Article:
# Find the Primitive Roots $\mod 31$

My approach:

There exist $$\phi(31-1) = \phi(30) = 8$$ primitive roots.

If $$x^6 \not\equiv 1$$,$$x^{10} \not\equiv 1$$, and $$x^{15} \not\equiv 1$$, then $$x$$ is a primitive root modulo $$31$$.

$$x = 1, 2$$ fails this but $$x = 3$$ passes this, thus $$3$$ is a primitive root.

I then know that $$\{3^0, 3^1, 3^2, \dots, 3^{29}\}$$ is a residue system mod $$31$$.

How can I then determine which elements are the primitive roots of this set?

• Well, $g=3^2$ isn't a primitive root because $\gcd(2,30)=2$ and $g^{15}=1$, noting that $15=\frac {30}2$. Do you see the pattern? – lulu Mar 23 at 16:57
• Phrased differently, you say that you know that there are $\varphi(30)=8$ primitive roots. How do you know that? The proof of that tells you how to find all the others, given one. – lulu Mar 23 at 16:58

## 3 Answers

There are indeed $$\phi(\phi (31))=8$$ primitive roots modulo $$31$$ and you can find them as described here:

Finding a primitive root of a prime number

For example, $$3^k\equiv 1\bmod 31$$ only holds for $$k=30$$, if $$1\le k\le 30$$. Hence $$3$$ is a primitive root modulo $$31$$. Now compute the orders of powers of $$3$$.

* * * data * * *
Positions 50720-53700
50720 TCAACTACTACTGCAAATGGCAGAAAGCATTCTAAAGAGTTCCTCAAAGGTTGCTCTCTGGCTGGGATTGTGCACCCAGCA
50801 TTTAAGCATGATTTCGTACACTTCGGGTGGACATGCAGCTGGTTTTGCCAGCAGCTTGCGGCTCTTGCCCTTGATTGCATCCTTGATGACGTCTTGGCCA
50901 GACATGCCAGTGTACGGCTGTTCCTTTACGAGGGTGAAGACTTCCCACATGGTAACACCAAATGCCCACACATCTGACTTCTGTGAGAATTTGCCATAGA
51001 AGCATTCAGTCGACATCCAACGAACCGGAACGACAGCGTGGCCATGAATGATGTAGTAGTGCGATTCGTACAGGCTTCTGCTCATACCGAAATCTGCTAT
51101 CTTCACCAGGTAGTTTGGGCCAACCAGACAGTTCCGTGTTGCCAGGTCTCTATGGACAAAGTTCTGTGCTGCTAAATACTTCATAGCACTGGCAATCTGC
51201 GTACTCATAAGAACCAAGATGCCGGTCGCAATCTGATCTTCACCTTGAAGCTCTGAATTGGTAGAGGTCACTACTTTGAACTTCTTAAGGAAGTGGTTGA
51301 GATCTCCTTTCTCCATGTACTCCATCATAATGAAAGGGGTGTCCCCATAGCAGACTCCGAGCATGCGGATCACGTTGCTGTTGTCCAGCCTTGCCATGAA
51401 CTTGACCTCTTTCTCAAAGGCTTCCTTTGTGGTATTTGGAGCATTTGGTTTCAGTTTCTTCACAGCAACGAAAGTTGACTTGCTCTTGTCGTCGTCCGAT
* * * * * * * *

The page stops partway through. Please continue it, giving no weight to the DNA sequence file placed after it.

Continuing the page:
Once you found one primitive root, the others are its powers which are relatively prime to $$\phi(31)=30$$. The numbers in $$\{0,1,2,...,29\}$$ which are relatively prime to $$30$$ are $$1,7,11,13,17,19,23,29$$ and hence the primitive roots are $$3,3^7,3^{11},...,3^{29}$$.

The reason why this is the case is the general formula $$ord_n(a^k)=\frac{ord_n(a)}{gcd(k,ord_n(a))}$$.

I then know that $$\{3^0,3^1,3^2,…,3^{29}\}$$ is a residue system $$\mod 31$$.

And you are sooo close.

$$(3^k)^m = 3^{mk}$$. So for $$3^k$$ to be a primitive root we need $$mk$$ to not be a multiple of $$30$$ for any natural $$m < 30$$.

In other words if $$k$$ is relatively prime to $$30$$.

In fact, that is precisely why we know there are $$\phi(30)$$ primitive roots.